Get rid of anger or turn it inward, against the part of yourself the group tells you is negative, or turn it against those in the group who are its scapegoats, or those who are designated enemies.
so very many exploitative groups (and persons) try to estrange us from our own capacity for anger.
One of the dangers of written communication is it's somewhat two-dimensional; it lacks vocal intonation, nuances, facial expressions and body language. That being said, I agree in part with sporatica - I don't think it's always the best thing to assume that our interpretations of someone else's motives are correct. I don't feel any desire for recognition, approval or anything else as a result of returning my gohonzon. I don't want it in my life or my apartment; it is of no value to me. On the other hand, it is of value to people that I care about - out of respect for them, I feel that destroying it or angrily throwing it in the garbage would be childish. One is a piece of paper with dowels, the other is a teeny piece of paper in a plastic case.
A couple of weeks ago, I mentioned that I'd received a long, impassioned letter from a member whose friendship I had kind of been counting on - probably one of the nastiest letters I've ever received. What infuriated me was that she had completely sgi'd my motives for leaving. I was ungrateful. I was short-sighted. I was close-minded. I left because the leaders wouldn't let me have my own way. I was seeking attention. I was being manipulated by sansho shima. I deeply resented that, since it implied that if I was in my right mind I would never consider doing such a thing and that she understood my decision better than I.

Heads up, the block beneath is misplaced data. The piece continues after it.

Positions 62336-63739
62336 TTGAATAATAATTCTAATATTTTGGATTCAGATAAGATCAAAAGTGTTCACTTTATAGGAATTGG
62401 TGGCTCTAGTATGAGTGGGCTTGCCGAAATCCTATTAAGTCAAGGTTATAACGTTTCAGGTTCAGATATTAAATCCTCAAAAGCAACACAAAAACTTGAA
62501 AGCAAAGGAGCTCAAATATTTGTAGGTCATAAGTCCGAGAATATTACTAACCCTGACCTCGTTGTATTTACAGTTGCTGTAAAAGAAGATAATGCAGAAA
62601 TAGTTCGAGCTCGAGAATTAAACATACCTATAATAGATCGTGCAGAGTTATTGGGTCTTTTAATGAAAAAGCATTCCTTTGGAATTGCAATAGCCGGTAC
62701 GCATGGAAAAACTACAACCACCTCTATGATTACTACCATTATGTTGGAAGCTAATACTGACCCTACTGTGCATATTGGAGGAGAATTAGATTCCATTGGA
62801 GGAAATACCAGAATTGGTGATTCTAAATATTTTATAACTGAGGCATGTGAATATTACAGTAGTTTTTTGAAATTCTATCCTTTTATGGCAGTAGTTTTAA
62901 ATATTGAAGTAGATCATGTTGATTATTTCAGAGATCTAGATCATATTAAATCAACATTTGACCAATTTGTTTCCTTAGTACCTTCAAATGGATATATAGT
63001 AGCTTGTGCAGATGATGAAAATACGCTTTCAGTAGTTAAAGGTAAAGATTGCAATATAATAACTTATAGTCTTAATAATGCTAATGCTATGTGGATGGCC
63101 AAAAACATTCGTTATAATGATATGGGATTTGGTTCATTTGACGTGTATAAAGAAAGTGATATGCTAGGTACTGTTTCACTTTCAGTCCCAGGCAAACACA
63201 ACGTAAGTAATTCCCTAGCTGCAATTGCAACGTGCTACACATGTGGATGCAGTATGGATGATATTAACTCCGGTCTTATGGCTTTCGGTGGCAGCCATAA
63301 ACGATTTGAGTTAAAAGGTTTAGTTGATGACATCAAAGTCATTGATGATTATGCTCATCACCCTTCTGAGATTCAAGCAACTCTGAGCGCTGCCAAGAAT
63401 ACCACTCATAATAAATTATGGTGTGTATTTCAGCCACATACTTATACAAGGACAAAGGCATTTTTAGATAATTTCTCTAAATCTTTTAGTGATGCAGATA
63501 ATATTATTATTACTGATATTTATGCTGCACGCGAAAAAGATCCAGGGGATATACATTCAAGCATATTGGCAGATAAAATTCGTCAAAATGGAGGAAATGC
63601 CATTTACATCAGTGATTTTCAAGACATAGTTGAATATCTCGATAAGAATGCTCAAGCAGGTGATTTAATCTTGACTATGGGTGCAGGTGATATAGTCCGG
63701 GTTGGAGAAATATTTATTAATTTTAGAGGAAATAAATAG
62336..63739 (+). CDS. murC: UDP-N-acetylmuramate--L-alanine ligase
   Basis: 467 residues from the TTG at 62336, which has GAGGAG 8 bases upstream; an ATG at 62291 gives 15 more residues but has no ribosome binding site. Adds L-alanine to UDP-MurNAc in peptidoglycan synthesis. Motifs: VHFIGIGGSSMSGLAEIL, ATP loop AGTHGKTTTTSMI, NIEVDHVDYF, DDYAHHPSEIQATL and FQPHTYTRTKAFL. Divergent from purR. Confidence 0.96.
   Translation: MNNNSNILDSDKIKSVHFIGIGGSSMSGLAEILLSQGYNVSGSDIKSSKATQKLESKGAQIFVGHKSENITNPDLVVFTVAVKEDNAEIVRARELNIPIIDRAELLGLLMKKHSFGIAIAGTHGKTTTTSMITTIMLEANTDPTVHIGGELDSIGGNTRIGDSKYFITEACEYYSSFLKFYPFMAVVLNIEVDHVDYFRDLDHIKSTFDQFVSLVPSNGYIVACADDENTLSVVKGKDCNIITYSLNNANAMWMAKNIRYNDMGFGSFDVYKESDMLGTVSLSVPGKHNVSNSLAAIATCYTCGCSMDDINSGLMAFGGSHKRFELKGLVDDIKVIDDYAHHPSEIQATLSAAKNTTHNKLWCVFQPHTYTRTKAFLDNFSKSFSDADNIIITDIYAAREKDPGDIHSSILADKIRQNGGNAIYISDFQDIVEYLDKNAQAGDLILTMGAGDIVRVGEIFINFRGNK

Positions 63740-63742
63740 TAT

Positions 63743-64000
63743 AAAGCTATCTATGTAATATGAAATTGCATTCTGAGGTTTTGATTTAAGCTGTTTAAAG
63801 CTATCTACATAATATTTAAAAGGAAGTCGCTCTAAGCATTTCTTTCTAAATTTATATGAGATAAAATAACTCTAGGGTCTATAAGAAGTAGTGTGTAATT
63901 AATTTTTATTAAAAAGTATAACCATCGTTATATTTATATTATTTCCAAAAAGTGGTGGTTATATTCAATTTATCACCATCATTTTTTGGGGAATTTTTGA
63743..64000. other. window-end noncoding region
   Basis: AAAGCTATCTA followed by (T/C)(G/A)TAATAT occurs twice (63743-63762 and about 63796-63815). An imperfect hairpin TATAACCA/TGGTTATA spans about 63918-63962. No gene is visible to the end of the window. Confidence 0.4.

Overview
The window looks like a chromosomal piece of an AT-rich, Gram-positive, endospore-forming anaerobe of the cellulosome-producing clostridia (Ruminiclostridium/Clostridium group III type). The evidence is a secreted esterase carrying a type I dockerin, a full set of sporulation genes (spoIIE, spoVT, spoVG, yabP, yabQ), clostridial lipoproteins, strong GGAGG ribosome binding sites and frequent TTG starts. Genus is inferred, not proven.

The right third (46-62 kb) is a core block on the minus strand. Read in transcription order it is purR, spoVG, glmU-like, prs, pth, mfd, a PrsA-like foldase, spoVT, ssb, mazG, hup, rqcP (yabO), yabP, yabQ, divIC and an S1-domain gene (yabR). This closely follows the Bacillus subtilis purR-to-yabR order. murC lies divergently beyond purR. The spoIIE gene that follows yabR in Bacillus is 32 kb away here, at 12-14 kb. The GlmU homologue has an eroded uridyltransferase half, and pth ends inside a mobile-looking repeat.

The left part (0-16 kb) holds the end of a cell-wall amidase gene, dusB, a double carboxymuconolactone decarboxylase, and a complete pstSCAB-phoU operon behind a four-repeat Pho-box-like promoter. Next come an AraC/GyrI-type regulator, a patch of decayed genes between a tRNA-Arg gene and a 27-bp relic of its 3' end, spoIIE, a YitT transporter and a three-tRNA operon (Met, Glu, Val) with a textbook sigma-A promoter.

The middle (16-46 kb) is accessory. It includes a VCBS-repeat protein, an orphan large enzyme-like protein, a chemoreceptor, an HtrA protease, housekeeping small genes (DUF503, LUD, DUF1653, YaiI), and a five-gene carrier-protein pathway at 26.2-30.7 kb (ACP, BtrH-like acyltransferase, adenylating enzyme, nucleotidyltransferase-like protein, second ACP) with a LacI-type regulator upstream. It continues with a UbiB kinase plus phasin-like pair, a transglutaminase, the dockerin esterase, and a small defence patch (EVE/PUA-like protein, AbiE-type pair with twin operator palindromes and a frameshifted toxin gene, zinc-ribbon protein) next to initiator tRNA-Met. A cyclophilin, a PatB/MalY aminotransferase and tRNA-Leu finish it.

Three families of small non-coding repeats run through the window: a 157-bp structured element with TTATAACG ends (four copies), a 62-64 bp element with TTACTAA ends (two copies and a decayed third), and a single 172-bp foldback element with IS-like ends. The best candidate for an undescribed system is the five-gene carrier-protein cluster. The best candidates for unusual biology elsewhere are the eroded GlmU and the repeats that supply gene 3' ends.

It is presumptuous to impute your own opinions on why someone does something; I can't think of anyone who knows me well enough to second-guess my motives behind returning my gohonzons. I think it's important that people see a gohonzon being returned. Maybe one person will be inspired to examine what they're doing with their life and decide to walk away from the organization too. Maybe I am exaggerating that importance in my mind . . . don't know, don't really care. If there's the remotest chance that it might make a positive difference for one person, then I've done a good thing. I just don't like having my actions misconstrued or judged to conform to someone else's idea of right or wrong.
I doubt if there was any deliberate effort to belittle, shame, sneer at, condescend to or censor anyone. We have to remember, though, if we don't want that from others, then we should avoid addressing others in that way. If we are going to demand respect from others, we need to treat others respectfully - otherwise we ourselves open the door to being treated or spoken to in a way that might be offensive to us.
However we've left the practice (or decided to stay with, for that matter) is the way that's best for us. It may not be right for me, it may not be right for you . . . what matters is that it's right for the person doing the deciding. There is no one "right" way to do this, just as there's no one "right" way to practice Buddhism or anything else.